The Glue
The Glue

Waste of time.  Clearly this was either written three weeks ago or the person who wrote it just doesn't pay attention to the teams about which he's writing.  Either way, this was my first time reading an SI article online in three years.  Now I remember why.

Meggypeggs
Meggypeggs

What a terrible article. This article has no reflection on the two pre-season games played so far and is based on the 2012 season and instinct.

Mike N
Mike N

Mareici won't make the 53 man.

And Richardson's problems were more poor play calling by Pat Shurmur then his hurt ribs.  The few times Shurmur called for him to run outside (most of Hardesty's runs were outside the tackles) Richardson would gain chunks of yards when he was in space against a CB or LB.

I'd be surprised if he doesn't run for 1200 ytds under Turner's RB favorable offense!

Mike N
Mike N

Bill Belichick said to his longtime football confidante Ernie Adams, “Can you believe we won the Super Bowl against the Rams with this team?”

------------------------------------------------------------------------------------------------------------------------------------------------------------

The exact quote was, "Can you believe we won a Super Bowl with this f***ing team?"

nik.mak
nik.mak

Man, you Browns fans are never happy...

ohiojim44
ohiojim44 like.author.displayName 1 Like

Pretty good summary, although a lot of the info is about two weeks old. No mention of Weeden's two outstanding pre-season games. No mention of Jordon Cameron's emergence as a quality TE. No mention of the injuries to Luavo and Pinkston. No mention of Gordon's very good stats in pre-season so far (or that Greg Little's "drops problem" is last year's news, and hasn't been a problem this year.). No mention of Benjamin's phenomenal punt return work in pre-season (two 80+ yard TD's, one called back). No mention of Robertson covering highly-regarded and speedy rookie WR Travon Austin step-for-step in pre-season game one. The young Browns are gelling as the season progresses, and that fact isn't covered in the article.

jj3down
jj3down

@ohiojim44   I have counted at least 3 drops from Little in the 2 preseason games.  The 2 in the first game were somewhat excusable because they were really tough catches.  He dropped I think the first pass of the 2nd game but it was called for illegal contact.  Still he should have caught it though.  We would've received more yards than the penalty.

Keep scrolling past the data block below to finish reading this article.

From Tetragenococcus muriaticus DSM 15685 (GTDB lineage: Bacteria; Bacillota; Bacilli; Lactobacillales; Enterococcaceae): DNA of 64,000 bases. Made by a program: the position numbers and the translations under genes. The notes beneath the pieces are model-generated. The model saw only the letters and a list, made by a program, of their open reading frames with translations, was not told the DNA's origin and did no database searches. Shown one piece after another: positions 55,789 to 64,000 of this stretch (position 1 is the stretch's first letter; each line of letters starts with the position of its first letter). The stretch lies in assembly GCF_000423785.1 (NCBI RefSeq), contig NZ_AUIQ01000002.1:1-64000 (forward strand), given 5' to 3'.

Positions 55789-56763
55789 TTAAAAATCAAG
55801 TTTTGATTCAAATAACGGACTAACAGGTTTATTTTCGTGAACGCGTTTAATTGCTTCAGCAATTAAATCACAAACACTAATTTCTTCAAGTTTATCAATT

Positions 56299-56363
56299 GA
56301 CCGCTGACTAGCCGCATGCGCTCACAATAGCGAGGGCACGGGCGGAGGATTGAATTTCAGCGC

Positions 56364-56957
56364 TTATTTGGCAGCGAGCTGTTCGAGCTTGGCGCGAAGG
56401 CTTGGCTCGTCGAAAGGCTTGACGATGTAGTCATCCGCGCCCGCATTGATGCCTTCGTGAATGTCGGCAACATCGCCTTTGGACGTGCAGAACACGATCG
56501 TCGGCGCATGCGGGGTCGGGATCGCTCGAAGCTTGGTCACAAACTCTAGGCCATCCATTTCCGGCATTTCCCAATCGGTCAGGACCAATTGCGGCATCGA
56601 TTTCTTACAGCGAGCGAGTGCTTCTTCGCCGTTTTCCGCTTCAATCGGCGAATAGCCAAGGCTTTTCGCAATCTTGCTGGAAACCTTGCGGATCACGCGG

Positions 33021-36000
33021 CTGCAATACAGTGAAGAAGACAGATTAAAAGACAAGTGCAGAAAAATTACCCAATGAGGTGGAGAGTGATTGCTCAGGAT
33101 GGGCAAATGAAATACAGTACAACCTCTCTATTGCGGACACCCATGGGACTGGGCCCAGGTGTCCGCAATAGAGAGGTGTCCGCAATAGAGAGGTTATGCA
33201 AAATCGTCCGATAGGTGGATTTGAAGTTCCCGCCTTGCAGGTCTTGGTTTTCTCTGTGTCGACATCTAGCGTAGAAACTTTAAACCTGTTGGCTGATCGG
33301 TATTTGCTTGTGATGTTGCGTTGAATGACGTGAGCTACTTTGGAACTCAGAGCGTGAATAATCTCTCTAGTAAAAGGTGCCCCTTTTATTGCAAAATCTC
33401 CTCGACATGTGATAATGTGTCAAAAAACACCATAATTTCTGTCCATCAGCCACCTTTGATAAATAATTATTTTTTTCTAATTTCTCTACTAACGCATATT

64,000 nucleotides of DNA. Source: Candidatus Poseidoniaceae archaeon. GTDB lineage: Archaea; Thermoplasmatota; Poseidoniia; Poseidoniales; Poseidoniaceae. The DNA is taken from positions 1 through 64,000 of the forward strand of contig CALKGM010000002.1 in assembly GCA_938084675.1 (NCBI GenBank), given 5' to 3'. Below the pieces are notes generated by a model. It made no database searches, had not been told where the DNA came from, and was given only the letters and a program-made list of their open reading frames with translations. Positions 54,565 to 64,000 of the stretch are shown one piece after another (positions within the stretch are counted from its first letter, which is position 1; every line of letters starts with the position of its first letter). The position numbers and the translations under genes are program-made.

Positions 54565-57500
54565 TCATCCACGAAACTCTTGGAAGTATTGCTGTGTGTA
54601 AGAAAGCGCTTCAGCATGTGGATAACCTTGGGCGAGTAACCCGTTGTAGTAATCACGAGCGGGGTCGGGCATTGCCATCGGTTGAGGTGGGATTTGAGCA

Still he works hard and am confident Little will have a good year.

jj3down
jj3down like.author.displayName like.author.displayName like.author.displayName 3 Like

@Dylon561He meant newcomer to the Browns.


What the hell Sports Illustrated?????

Was this article written 3 weeks ago and published last night?  As many have pointed out, almost all the player specific information is outdated and many of the evaluations are simply incorrect.  Blocking is one of the biggest concerns for our tight ends, Josh Gordon doesn't drop a lot of passes.  Also you fail to mention that Obbanaya is in the first full back spot and that Marecic is all but been cut from the roster.


This article is so poorly concocted, it's almost unbelievable

Dylon561
Dylon561 like.author.displayName like.author.displayName 2 Like

Sometimes it’s baffling how a national writer becomes a national writer. Is the requirement that said writer become less informed the larger their audience?

The defense will be handled by another newcomer Ray Horton, who spent the past two seasons as the Cardinals’ coordinator“ He’s been a coach since 1994 and was the D coordinator for the past two years with AZ. At what point does he stop being labelled a newcomer?

“Greg Little drops far too many balls.” A simple comparison of the first 8 weeks of 2012 versus the final 8 would belie this comment. A cursory review of the countless articles reviewing his off-season efforts to correct this coupled with his camp performance would be far more insightful.

“So does Josh Gordon (drop balls),...”  What?!?

“...which is alarming given that the man ahead of him was Ben Watson, who hindered Cleveland’s offense...: How did he hinder the offense? He was consistently open and caught nearly everything thrown his way. He was a mentor to Cameron who was progressing as an incredible athletic specimen out of the oft successful basketball to football player transition at TE. Cameron seems to be showing signs of coming into his own at the start of his third year in the NFL. Was it alarming that a savvy vet earned the starting role while a converted player learned the ropes of what it takes to succeed at the highest level. When did it become the norm that every player must succeed out of the gate or be questioned as a possible bust? 

“At least all of the tight ends are adept blockers.” In fact, this is exactly the opposite of the current situation in Cleveland and a significant part of the conversation about Cameron and Barnidge. 

The article was published yesterday yet you reference Lavaou as the starter with barely an acknowledgement that he is lost for at least the first few games of the season as well as Pinkston who is also lost for probably the first quarter (“Though he is currently battling a high-ankle sprain Pinkston is now healthy all in all.”  (You know, because high ankle sprains are the cornerstone of ‘healthy all in all.‘). A rookie appears to be the starter at RG; kind of a big thing to gloss over...